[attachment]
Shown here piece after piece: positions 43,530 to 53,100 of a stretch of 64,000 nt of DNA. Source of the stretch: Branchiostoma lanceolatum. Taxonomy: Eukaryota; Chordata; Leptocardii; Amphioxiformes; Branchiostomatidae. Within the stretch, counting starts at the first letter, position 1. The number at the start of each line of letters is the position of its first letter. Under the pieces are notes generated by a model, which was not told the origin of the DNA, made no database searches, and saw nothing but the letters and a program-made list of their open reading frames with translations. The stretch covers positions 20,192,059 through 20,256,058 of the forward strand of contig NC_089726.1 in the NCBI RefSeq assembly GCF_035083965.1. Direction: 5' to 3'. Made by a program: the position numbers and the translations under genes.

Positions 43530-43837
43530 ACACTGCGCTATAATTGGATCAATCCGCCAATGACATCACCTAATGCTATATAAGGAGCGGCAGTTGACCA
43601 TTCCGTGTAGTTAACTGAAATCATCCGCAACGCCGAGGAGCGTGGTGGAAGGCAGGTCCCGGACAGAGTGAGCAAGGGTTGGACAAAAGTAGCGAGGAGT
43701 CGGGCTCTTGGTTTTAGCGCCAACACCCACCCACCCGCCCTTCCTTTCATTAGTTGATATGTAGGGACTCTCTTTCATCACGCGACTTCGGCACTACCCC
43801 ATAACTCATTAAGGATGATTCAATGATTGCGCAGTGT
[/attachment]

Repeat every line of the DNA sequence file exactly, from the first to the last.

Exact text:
Shown here piece after piece: positions 43,530 to 53,100 of a stretch of 64,000 nt of DNA. Source of the stretch: Branchiostoma lanceolatum. Taxonomy: Eukaryota; Chordata; Leptocardii; Amphioxiformes; Branchiostomatidae. Within the stretch, counting starts at the first letter, position 1. The number at the start of each line of letters is the position of its first letter. Under the pieces are notes generated by a model, which was not told the origin of the DNA, made no database searches, and saw nothing but the letters and a program-made list of their open reading frames with translations. The stretch covers positions 20,192,059 through 20,256,058 of the forward strand of contig NC_089726.1 in the NCBI RefSeq assembly GCF_035083965.1. Direction: 5' to 3'. Made by a program: the position numbers and the translations under genes.

Positions 43530-43837
43530 ACACTGCGCTATAATTGGATCAATCCGCCAATGACATCACCTAATGCTATATAAGGAGCGGCAGTTGACCA
43601 TTCCGTGTAGTTAACTGAAATCATCCGCAACGCCGAGGAGCGTGGTGGAAGGCAGGTCCCGGACAGAGTGAGCAAGGGTTGGACAAAAGTAGCGAGGAGT
43701 CGGGCTCTTGGTTTTAGCGCCAACACCCACCCACCCGCCCTTCCTTTCATTAGTTGATATGTAGGGACTCTCTTTCATCACGCGACTTCGGCACTACCCC
43801 ATAACTCATTAAGGATGATTCAATGATTGCGCAGTGT